Julien Mailland

Julien Mailland is Assistant Professor at the Media School at Indiana University Bloomington.

  • Minitel

    Minitel

    Welcome to the Internet

    Julien Mailland and Kevin Driscoll

    The first scholarly book in English on Minitel, the pioneering French computer network, offers a history of a technical system and a cultural phenomenon.

    A decade before the Internet became a medium for the masses in the United States, tens of millions of users in France had access to a network for e-mail, e-commerce, chat, research, game playing, blogging, and even an early form of online porn. In 1983, the French government rolled out Minitel, a computer network that achieved widespread adoption in just a few years as the government distributed free terminals to every French telephone subscriber. With this volume, Julien Mailland and Kevin Driscoll offer the first scholarly book in English on Minitel, examining it as both a technical system and a cultural phenomenon.

    Mailland and Driscoll argue that Minitel was a technical marvel, a commercial success, and an ambitious social experiment. Other early networks may have introduced protocols and software standards that continue to be used today, but Minitel foretold the social effects of widespread telecomputing. They examine the unique balance of forces that enabled the growth of Minitel: public and private, open and closed, centralized and decentralized. Mailland and Driscoll describe Minitel's key technological components, novel online services, and thriving virtual communities. Despite the seemingly tight grip of the state, however, a lively Minitel culture emerged, characterized by spontaneity, imagination, and creativity. After three decades of continuous service, Minitel was shut down in 2012, but the history of Minitel should continue to inform our thinking about Internet policy, today and into the future.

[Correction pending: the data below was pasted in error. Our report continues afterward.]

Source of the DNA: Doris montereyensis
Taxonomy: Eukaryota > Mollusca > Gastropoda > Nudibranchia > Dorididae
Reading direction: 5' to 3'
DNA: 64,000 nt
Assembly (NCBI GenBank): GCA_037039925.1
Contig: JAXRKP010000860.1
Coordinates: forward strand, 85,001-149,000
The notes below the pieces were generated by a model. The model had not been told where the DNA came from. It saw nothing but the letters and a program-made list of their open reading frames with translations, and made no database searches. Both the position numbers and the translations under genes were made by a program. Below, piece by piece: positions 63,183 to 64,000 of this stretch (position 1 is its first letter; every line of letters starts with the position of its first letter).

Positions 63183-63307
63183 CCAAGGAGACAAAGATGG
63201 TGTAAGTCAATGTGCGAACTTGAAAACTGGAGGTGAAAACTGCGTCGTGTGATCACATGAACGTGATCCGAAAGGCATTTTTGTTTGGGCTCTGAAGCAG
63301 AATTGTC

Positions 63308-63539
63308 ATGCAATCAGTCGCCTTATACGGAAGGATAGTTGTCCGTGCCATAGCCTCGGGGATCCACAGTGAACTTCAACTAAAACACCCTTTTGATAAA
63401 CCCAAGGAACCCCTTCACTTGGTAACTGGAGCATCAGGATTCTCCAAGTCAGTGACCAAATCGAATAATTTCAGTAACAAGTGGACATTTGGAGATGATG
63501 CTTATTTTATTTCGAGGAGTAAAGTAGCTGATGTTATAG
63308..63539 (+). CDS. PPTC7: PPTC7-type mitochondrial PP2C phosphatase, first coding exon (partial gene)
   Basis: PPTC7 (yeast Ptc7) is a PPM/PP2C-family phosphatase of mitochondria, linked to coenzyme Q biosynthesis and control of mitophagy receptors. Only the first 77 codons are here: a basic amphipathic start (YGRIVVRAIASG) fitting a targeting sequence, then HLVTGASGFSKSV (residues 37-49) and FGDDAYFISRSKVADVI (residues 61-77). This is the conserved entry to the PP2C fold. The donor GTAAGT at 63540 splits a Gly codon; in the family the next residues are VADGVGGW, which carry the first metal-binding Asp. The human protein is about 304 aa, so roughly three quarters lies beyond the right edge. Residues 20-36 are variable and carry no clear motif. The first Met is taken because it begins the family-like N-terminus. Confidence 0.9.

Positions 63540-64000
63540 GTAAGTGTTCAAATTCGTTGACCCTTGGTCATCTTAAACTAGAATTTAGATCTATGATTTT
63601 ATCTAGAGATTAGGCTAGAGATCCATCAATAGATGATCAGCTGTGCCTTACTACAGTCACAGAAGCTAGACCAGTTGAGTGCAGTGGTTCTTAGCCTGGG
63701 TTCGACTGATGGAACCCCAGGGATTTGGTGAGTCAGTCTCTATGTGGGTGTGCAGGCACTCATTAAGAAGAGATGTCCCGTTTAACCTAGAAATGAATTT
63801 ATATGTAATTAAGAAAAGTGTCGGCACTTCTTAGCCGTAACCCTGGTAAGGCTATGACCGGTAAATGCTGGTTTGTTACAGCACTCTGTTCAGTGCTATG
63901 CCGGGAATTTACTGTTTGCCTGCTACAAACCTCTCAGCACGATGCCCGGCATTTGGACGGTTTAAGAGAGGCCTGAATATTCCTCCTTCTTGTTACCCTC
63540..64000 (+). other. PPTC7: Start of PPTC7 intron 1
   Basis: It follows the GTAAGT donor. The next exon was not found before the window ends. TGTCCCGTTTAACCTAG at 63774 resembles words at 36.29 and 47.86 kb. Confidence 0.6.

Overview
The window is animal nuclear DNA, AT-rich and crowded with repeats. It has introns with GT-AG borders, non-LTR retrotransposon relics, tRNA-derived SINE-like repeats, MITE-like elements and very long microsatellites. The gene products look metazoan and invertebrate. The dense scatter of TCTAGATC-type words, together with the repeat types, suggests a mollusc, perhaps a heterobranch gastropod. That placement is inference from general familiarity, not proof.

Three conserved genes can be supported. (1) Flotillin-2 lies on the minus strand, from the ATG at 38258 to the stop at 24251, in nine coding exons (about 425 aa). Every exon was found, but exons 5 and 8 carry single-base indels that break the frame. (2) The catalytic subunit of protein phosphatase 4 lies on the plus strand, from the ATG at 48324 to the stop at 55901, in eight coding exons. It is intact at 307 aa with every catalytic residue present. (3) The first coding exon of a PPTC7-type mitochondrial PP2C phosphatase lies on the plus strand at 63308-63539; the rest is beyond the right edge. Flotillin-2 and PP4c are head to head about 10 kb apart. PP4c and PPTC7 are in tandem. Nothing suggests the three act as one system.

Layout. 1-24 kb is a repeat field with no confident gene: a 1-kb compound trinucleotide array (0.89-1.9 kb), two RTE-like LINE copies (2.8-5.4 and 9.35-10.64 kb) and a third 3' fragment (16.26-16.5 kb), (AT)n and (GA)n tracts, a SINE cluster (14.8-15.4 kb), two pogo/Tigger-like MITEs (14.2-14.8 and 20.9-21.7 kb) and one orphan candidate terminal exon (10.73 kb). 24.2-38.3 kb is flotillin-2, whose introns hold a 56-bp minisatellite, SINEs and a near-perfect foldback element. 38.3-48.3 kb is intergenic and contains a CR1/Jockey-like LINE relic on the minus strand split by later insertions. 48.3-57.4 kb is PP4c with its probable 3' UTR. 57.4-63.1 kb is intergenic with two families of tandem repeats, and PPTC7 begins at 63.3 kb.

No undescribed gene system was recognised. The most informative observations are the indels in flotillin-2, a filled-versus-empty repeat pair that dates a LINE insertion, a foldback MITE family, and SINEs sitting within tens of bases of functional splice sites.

Contributor

  • Paid

    Paid

    Tales of Dongles, Checks, and Other Money Stuff

    Bill Maurer and Lana Swartz

    Stories about objects left in the wake of transactions, from cryptocurrencies to leaf-imprinted banknotes to records kept with knotted string.

    Museums are full of the coins, notes, beads, shells, stones, and other objects people have exchanged for millennia. But what about the debris, the things that allow a transaction to take place and are left in its wake? How would a museum go about curating our scrawls on electronic keypads, the receipts wadded in our wallets, that vast information infrastructure that runs the card networks? This book is a catalog for a museum exhibition that never happened. It offers a series of short essays, paired with striking images, on these often ephemeral, invisible, or unnoticed transactional objects—money stuff.

    Although we've been told for years that we're heading toward total cashlessness, payment is increasingly dependent on things. Consider, for example, the dongle, a clever gizmo that processes card payments by turning information from a card's magnetic stripe into audio information that can be read by a smart phone's headphone jack. Or dogecoin, a meme of a smiling, bewildered dog's interior monologue that fueled a virtual currency similar to Bitcoin. Or go further back and contemplate the paper currency printed with leaves by Benjamin Franklin to foil counterfeiters, or khipu, Incan records kept in knotted string.

    Paid's authors describe these payment-adjacent objects so engagingly that for a moment, financial leftovers seem more interesting than finance. Paid encourages us to take a moment to look at the nuts and bolts of our everyday transactions by looking at the stuff that surrounds them.

    Contributors Bernardo Bátiz-Lazo, Maria Bezaitis, Finn Brunton, Lynn H. Gamble, David Graeber, Jane I. Guyer, Keith Hart, Sarah Jeong, Alexandra Lippman, Julien Mailland, Scott Mainwaring, Bill Maurer, Taylor C. Nelms, Rachel O'Dwyer, Michael Palm, Lisa Servon, David L. Stearns, Bruce Sterling, Lana Swartz, Whitney Anne Trettien, Gary Urton

    • Hardcover $27.95
    • Paperback $17.95